The European patent system is undergoing major changes that will impact all patent filers in Europe, including Middle East-based European patent holders, and potential patent filers from the region.
After years of legal and political hurdles, the long-awaited Unitary Patent and Unified Patent Court (UPC) should soon see the light of day (likely Q2 2023).
The Unitary Patent will be a single patent right that covers all European Patent Convention (EPC) countries who have ratified the UPC Agreement (expected to be 17 countries when the system goes live).
Countries which are currently excluded from the Unitary Patent are (1) the non-EU EPC countries: UK, Switzerland, Iceland, Norway (2) EPC countries who have not yet signed the UPC Agreement: Spain, Croatia and Poland; and (3) EPC countries who have signed but not yet ratified the UPC Agreement: Cyprus, Czech Republic, Greece, Hungary, Ireland, Romania, Slovakia.
Benefits of the new system for Middle East patent filers include wide geographic coverage at more attractive costs, more streamlined enforcement of patents, potential for pan-European injunctions, and reduced renewal and translation costs.
Our colleague Anthony Dearden discusses the UPC in detail, the changes that the UPC will bring to the European patent system and patent strategy considerations for portfolio managers in this article. For a more in-depth discussion on the UPC please see our on-demand webinar.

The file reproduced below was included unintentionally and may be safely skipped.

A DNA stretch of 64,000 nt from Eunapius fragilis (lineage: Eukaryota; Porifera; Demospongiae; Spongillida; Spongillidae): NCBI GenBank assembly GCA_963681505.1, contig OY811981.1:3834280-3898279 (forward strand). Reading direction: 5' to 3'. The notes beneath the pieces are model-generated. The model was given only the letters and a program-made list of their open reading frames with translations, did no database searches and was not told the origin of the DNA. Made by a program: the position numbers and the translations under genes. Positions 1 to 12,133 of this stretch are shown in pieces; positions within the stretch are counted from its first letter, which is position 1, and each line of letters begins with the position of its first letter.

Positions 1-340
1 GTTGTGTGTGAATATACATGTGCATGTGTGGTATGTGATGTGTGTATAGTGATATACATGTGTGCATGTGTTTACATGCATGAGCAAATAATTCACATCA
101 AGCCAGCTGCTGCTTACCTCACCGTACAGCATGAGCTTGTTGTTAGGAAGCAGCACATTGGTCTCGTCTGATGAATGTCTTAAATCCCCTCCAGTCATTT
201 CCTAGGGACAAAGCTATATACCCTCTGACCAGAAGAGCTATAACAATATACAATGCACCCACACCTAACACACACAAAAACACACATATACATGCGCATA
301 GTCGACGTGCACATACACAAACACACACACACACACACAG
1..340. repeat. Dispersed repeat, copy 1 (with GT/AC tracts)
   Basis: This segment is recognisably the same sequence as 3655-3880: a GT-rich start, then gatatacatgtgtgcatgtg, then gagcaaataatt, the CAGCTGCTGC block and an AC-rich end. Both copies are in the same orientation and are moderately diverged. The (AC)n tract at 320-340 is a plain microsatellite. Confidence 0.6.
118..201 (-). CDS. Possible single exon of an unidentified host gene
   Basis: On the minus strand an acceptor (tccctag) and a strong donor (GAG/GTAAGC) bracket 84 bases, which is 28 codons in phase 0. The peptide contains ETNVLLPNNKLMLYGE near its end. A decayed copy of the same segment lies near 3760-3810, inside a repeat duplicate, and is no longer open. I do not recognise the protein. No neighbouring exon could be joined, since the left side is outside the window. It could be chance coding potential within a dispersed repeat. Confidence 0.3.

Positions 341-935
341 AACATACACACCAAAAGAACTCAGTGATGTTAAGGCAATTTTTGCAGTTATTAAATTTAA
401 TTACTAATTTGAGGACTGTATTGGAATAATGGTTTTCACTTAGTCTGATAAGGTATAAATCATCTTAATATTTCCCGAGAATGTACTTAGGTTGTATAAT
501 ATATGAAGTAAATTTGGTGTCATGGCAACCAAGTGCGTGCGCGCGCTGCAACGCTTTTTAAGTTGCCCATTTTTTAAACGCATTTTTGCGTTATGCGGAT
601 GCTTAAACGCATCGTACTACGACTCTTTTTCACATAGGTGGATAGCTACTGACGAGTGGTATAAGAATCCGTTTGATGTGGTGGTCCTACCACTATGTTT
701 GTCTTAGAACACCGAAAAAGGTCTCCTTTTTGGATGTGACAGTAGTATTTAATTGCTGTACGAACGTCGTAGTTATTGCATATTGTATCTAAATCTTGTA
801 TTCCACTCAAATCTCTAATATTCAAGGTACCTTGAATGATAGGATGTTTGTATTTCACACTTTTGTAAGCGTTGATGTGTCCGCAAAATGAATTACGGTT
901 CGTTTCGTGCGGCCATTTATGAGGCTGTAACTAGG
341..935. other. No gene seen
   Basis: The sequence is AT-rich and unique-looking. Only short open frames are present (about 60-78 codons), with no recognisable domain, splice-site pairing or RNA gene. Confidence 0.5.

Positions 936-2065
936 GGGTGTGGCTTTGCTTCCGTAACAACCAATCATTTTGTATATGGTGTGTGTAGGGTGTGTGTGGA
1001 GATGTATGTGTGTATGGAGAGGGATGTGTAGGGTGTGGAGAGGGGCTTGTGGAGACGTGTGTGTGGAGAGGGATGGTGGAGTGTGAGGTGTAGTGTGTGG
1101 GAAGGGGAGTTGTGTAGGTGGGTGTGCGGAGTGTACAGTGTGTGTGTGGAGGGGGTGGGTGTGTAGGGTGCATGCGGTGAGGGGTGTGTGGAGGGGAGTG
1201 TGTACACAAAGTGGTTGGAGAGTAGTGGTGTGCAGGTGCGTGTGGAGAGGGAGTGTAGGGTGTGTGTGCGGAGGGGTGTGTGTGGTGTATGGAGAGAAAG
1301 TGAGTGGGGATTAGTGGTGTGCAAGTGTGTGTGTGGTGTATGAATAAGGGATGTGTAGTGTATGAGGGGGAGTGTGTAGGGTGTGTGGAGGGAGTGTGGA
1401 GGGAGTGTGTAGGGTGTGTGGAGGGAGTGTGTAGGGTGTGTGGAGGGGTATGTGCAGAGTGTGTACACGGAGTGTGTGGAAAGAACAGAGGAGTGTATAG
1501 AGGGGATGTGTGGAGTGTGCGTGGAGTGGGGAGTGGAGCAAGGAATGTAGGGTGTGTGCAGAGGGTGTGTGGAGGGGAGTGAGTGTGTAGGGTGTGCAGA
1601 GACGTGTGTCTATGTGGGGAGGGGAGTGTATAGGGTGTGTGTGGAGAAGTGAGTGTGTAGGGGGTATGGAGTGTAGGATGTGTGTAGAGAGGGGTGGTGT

The key takeaway for Middle East-based filers of European patents, is that you should consider the option of opting out of any European applications and granted patents during the three-month 'sunrise' period (early 2023) before the UPC comes into force.
European patent applications and patents which are not opted out will become part of the new UPC system by default and will be open to central revocation actions across multiple European states by third parties.
We can assist you with these considerations.
What should you be doing?
- Review your European patent portfolio
- Determine which patents should be opted out of the UPC, and which (if any) should be left in the system. This is likely to involve a multi-factorial analysis, e.g. how important is the patent? What are the lifetime costs of maintaining the patent in force?
- If interested in obtaining a Unitary Patent, consider slowing examination of a pending European application until the Unitary Patent comes into force, and/or filing a divisional application
- Review licence agreements and discuss with any co-owners the implications of not opting out
- Some agreements may need to be updated to provide control over the opt-out procedure
If you would like to discuss any of the above, please feel free to contact Tamara El-Shibib from our UAE IP team.